So because people study for years to learn how to diagnose, and others with no training see the disorder plainly, we should all pretend to be blind to psychopathology. I see. To allow those experts their exalted positions we should play dumb. Well, I hate to break the news to those tender egos, but it’s the issue of an overly tender ego that brings us here today. A man is running for the highest office in the free world whose issues are so obvious as to be low hanging fruit. Perhaps these experts might do better to spend less time telling us how we shouldn’t recognize the obvious and more time finding a way to pass legislation demanding psychiatric examinations for Presidents of the United States. You know, like the kind we give to the average meter maid on the street in order to be hired for the job. Absolute power corrupts absolutely. Do we really want to act like nothing is wrong?

But don’t worry. The professionals need not say a word. We lay people will say it for them.

antonio acosta

August 9, 2016 at 9:29 pm

It is interesting that no one seems to have any concern about the other Presidential candidate: The one who has a history of making repeated false statements and has a sense of entitlement as well. Both would fit similar criteria for a psychiatric label. One is more blunt, but the character flaws are quite evident in the other one as well. Anyone who supports collectivist / statist policies has serious issues as well.

Philip Kruper

August 10, 2016 at 6:15 am

I believe Dr. Cumming’s diagnosis is the most accurate!

Steven Brenner

August 10, 2016 at 12:32 pm

I agree throwing around mental health diagnostic terms is off base, especially by reporters, journalists and people who are not qualified to make a mental health diagnosis.
Actually, if a health professional makes mental health diagnosis on a public forum without having actually interviewed the person or performed procedures which would ordinarily be associated with a health professional making a diagnosis, there could possibly be grounds for a malpractice suit.
I’m not a lawyer, but know that confidentiality is essential in any situation involving patients, especially when any issue of mental health is involved.
People in the media may have first amendment protection from the constitution, but even there, matters of confidentiality with reference to health concerns would be an issue of privacy, and violation of privacy is a very serious matter and has constitutional protections as well.
Certainly, public figures such as presidential candidates are in a different category from ordinary persons, but they do have a right to privacy with reference to some issues, one of them being health concerns.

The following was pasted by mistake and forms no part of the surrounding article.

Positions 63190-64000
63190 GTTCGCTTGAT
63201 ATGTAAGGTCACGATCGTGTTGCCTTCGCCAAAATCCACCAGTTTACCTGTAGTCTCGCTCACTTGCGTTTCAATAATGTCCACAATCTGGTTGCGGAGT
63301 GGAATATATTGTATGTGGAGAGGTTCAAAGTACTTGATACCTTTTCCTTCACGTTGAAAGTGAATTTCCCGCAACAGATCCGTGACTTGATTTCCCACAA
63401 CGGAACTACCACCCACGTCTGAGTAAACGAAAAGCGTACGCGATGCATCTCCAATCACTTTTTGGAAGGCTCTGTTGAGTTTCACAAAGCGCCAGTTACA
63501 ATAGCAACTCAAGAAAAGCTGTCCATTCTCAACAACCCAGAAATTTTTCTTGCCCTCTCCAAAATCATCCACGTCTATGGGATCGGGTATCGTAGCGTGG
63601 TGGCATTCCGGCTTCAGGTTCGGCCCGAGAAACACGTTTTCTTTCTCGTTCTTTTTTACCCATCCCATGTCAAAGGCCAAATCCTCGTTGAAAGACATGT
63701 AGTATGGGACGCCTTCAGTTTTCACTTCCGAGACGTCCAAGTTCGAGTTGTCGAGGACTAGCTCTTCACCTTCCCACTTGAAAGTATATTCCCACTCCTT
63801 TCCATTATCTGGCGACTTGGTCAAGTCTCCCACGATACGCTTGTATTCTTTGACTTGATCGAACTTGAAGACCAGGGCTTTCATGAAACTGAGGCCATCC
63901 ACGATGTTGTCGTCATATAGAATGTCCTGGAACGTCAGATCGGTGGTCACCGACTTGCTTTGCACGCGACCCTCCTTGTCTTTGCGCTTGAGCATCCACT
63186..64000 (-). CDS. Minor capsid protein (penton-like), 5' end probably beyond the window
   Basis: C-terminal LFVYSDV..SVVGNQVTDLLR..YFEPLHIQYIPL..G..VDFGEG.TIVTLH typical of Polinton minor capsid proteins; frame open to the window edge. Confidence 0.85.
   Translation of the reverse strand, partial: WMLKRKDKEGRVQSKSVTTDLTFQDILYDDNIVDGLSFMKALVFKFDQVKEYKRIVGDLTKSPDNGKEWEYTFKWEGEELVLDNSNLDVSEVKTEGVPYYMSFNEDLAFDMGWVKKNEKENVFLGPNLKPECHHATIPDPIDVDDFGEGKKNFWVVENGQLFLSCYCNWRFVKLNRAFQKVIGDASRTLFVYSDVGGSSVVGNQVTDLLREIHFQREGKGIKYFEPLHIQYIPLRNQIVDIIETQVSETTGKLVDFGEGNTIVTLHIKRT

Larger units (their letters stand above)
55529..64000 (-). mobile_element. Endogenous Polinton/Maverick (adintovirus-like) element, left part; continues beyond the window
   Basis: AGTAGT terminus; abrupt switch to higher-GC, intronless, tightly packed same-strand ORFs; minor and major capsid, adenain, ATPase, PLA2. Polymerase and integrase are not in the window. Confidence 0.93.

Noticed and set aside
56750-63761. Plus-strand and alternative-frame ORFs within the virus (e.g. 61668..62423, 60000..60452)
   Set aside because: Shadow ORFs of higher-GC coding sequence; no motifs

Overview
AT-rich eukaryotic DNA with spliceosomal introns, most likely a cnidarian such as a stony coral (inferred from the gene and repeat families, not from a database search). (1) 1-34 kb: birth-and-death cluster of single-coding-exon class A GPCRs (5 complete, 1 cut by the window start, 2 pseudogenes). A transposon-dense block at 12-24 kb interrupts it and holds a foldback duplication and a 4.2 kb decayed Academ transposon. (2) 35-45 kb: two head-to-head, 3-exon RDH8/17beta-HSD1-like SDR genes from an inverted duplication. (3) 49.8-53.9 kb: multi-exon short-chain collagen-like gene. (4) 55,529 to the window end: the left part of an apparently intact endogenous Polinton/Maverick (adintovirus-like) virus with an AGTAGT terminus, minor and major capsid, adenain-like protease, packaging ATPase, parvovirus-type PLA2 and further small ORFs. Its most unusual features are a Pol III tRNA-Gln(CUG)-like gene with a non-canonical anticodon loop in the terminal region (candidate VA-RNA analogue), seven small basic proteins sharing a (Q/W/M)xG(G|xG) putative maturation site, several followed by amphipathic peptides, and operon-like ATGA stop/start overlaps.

Laurel Northup MD

August 10, 2016 at 3:54 pm

I have been gratified and relieved to see that most, by far, of the diagnosing of Trump’s “mental illness” I’ve seen in the media is not done by my fellow psychiatrists, who like me no doubt have reactions and speculations they are keeping discreetly to themselves or voicing in non-clinical terms. The public comments I have seen ignore such subtleties as the distinction between traits and disorders and between internalizing disorders, which typically cause distress to oneself, and externalizing disorders, which cause distress to others but typically not to oneself. Language usage blurs the distinction between behavior that is morally/ethically reprehensible and repellent and that which is technically diagnosable as mental illness. There should be — and many people have found — a way to say someone’s behavior strikes us as really wrong without invoking psychiatric diagnosis, which is best reserved for the clinical context.

Christine Polke

August 12, 2016 at 7:04 am

From a professional point of view, I agree with with Susan Molcan.
But the important question we should ask is a different one. Is there any legal action possible to force Mr. Trump to be professional examined for a possible mental disorder before the election?

Stephen Cox, MD

August 22, 2016 at 4:16 pm

I agree with Dr. Glickman. Both candidates should be evaluated by an independent, unaffiliated Psychiatrist and Internest/Family Physician. One comment noted Trump has functioned well so far and does not seem to be a threat to himself. My concern is the potential threat to the rest of us and the world. Dictators and tyrants through history did not always seem to be dangerous until they assumed power.

Stephen Cox, MD

August 22, 2016 at 4:30 pm

You must be satisfied that Hitler was not required to have a mental health evaluation before assuming power. Why do we currently require a health evaluation without a thorough psych component ?